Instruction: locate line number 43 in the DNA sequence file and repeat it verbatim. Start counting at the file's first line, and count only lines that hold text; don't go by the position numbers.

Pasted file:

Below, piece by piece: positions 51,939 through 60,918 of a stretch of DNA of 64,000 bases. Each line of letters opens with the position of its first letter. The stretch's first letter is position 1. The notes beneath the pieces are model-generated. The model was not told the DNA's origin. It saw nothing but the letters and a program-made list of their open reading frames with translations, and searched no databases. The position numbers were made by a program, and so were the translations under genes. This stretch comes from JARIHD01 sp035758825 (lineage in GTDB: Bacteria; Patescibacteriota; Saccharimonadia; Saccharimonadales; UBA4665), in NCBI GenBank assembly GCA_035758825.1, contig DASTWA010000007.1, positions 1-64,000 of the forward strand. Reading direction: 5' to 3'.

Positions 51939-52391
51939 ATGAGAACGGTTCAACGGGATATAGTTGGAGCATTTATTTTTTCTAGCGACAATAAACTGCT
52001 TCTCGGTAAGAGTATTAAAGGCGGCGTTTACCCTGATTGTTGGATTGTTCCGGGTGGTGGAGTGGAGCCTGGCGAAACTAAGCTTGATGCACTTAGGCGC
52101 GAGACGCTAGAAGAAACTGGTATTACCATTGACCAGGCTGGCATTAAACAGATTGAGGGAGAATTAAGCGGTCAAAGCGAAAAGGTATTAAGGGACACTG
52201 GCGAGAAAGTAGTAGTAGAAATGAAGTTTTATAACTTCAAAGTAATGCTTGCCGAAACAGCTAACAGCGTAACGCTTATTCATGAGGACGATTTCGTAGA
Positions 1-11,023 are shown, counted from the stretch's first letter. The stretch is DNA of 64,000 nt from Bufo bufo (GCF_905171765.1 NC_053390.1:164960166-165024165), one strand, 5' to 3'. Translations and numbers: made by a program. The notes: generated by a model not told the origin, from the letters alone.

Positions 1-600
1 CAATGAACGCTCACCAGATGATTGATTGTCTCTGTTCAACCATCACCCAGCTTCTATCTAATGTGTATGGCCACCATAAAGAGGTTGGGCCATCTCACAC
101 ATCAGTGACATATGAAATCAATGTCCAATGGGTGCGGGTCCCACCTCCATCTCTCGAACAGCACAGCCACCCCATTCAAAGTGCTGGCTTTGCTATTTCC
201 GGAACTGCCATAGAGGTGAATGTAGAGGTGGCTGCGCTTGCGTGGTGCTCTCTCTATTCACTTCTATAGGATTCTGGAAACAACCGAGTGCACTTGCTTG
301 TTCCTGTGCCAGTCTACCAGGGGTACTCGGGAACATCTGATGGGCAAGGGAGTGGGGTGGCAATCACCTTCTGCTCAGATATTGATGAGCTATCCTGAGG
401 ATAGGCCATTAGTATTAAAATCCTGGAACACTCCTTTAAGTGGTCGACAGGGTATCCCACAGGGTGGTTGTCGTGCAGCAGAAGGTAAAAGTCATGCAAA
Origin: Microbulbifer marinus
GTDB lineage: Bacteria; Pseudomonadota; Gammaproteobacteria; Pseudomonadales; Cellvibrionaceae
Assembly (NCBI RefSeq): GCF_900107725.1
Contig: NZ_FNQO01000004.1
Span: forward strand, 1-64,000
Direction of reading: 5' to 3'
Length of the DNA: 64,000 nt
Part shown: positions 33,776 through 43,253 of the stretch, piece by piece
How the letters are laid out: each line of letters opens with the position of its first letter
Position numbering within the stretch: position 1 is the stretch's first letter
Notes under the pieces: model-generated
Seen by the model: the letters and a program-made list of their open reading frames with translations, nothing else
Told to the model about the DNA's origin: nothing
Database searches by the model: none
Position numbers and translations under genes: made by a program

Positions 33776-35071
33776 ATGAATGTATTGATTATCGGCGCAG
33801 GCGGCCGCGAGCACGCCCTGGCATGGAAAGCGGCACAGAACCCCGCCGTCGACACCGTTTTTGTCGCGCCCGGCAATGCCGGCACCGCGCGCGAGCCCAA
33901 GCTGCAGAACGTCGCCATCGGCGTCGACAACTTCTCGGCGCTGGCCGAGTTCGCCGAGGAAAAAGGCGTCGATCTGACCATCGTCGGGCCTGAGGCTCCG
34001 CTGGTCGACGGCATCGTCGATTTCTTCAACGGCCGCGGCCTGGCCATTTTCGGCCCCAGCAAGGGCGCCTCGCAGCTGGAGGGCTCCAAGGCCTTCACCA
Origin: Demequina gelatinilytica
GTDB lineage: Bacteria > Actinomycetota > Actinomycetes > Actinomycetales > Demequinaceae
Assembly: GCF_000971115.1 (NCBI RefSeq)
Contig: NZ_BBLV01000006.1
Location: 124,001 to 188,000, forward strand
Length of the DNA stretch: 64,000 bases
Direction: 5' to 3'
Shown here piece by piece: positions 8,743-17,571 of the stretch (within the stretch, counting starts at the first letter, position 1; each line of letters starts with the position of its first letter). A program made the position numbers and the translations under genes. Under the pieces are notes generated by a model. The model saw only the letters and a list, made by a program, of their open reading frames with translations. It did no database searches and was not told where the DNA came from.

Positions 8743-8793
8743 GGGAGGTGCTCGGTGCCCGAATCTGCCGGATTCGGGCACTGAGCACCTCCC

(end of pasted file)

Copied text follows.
8743 GGGAGGTGCTCGGTGCCCGAATCTGCCGGATTCGGGCACTGAGCACCTCCC